Objective: To describe the maternal experience of kangaroo holding premature infants in the neonatal intensive care unit.
Design: Qualitative, naturalistic inquiry design using open-ended, transcribed audiotaped face-to-face interviews.
Setting: Level III 70-bed tertiary care neonatal intensive care unit in Delaware.
Participants: Eighteen mothers who kangaroo held their premature infants were interviewed over a 5-month period of time.
Intervention: Mothers were interviewed following a 60-minute kangaroo holding session in the neonatal intensive care unit. Additionally, unobtrusive detailed observation of each mother's kangaroo holding experience was recorded and analyzed.
Main outcome measure: Maternal behaviors and interactions and related nursing and environmental interactions.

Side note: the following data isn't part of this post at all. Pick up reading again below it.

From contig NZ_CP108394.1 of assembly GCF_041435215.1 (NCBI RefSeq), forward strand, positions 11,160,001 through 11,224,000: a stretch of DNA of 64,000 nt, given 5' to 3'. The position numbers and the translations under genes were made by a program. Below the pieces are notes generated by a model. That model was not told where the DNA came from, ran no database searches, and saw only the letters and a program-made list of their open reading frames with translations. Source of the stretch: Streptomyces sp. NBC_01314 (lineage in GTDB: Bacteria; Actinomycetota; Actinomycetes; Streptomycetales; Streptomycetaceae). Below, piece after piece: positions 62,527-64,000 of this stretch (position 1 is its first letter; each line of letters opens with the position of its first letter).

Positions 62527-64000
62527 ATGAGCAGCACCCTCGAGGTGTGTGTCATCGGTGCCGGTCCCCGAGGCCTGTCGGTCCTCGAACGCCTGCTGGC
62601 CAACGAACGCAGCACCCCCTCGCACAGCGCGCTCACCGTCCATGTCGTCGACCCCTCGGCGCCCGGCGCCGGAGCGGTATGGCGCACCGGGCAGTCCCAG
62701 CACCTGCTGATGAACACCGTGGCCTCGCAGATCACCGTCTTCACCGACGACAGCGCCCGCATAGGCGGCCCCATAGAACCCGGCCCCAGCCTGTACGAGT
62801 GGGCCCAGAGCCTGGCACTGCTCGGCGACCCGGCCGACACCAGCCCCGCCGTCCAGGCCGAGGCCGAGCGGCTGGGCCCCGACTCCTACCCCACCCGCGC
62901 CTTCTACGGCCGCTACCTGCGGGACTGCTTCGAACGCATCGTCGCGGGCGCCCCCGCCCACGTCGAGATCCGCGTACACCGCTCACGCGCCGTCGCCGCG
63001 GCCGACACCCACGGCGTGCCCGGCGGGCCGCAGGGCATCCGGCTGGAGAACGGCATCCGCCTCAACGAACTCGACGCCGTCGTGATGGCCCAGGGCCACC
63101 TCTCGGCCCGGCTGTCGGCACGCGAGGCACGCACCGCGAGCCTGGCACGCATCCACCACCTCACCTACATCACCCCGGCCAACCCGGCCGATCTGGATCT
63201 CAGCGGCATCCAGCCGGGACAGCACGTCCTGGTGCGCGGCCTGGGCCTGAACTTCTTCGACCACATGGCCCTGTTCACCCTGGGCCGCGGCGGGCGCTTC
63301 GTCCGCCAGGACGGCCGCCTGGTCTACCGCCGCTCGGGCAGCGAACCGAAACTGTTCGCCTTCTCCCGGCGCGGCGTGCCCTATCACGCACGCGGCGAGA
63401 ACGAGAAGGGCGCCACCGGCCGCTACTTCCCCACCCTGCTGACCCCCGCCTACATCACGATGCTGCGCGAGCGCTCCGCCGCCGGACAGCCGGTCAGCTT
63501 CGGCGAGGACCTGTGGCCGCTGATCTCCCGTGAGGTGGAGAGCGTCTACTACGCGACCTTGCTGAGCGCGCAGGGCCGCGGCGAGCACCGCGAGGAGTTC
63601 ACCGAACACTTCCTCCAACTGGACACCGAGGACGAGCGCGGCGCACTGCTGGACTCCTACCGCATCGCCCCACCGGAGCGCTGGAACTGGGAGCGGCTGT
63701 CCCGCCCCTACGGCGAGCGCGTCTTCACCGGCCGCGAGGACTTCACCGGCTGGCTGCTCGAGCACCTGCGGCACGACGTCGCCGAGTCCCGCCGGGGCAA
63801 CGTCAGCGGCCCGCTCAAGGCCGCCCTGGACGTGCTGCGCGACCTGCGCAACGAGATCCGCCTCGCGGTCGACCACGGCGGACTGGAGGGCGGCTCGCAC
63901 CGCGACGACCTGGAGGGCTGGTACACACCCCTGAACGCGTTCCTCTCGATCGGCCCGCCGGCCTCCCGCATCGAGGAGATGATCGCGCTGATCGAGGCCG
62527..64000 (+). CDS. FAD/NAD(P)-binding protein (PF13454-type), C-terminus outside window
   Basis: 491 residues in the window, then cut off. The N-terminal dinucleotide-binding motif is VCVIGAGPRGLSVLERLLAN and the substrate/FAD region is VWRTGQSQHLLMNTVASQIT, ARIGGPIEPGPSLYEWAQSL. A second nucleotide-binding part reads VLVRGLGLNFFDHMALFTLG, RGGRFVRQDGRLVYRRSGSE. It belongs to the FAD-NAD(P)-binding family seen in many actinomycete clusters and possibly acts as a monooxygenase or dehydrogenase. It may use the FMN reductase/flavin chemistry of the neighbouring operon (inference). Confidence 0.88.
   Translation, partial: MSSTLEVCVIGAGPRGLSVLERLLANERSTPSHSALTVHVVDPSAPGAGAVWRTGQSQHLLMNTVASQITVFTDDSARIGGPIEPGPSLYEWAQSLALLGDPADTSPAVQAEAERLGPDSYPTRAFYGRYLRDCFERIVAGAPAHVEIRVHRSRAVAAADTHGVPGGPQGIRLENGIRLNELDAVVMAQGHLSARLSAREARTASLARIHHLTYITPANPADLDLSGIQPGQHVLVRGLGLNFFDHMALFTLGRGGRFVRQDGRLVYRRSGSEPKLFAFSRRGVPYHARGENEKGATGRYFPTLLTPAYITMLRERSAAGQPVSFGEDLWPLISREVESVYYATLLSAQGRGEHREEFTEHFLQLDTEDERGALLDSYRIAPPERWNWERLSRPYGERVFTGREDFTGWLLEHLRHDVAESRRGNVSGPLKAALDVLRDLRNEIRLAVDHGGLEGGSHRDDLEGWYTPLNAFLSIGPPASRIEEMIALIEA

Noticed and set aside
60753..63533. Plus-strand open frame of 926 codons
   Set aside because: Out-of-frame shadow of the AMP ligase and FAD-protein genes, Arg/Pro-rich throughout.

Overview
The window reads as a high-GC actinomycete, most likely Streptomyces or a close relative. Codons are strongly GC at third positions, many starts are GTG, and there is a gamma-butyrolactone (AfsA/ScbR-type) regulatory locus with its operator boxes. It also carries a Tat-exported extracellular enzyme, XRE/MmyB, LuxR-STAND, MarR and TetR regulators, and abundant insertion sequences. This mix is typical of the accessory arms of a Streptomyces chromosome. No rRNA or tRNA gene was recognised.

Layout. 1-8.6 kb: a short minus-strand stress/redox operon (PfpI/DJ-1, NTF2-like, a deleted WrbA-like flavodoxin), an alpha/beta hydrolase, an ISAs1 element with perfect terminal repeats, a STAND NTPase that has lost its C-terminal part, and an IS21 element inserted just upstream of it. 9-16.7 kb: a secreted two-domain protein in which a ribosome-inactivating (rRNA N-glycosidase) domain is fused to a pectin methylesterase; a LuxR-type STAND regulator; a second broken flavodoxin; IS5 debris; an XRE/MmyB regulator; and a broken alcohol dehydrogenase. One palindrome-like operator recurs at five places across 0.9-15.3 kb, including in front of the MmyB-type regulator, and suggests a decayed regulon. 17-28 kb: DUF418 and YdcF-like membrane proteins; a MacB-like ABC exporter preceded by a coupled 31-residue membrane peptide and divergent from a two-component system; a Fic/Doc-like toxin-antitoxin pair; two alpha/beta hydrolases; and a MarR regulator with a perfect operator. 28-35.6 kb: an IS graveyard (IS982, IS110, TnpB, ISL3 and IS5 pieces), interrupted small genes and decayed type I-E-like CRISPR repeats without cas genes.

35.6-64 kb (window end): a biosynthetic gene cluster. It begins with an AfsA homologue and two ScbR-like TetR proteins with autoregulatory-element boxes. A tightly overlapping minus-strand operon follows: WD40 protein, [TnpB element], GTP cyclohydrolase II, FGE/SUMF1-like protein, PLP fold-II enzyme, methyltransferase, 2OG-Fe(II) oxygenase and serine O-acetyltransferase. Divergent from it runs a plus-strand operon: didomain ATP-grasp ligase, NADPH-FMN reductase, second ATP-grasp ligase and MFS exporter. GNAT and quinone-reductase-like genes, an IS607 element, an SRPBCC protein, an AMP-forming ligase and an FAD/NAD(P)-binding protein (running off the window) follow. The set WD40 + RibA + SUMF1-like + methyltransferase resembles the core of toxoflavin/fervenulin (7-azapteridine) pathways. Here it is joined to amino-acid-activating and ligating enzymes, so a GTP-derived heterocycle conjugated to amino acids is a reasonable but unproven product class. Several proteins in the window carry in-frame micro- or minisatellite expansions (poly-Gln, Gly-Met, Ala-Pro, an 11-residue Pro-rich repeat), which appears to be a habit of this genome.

Results: Triangulation of demographic data, observation data, and themes of the interviews supports the use of kangaroo holding as a method to improve maternal confidence in caring for premature infants. Mothers reported feelings of "being needed" and "feeling comfortable" with the holding experience regardless of the infant's physical health status.
Conclusions: Results identify maternal experiences of and responses to kangaroo holding in the intensive care environment, leading to the increased understanding of the multifaceted advantages of kangaroo holding on maternal attachment behaviors.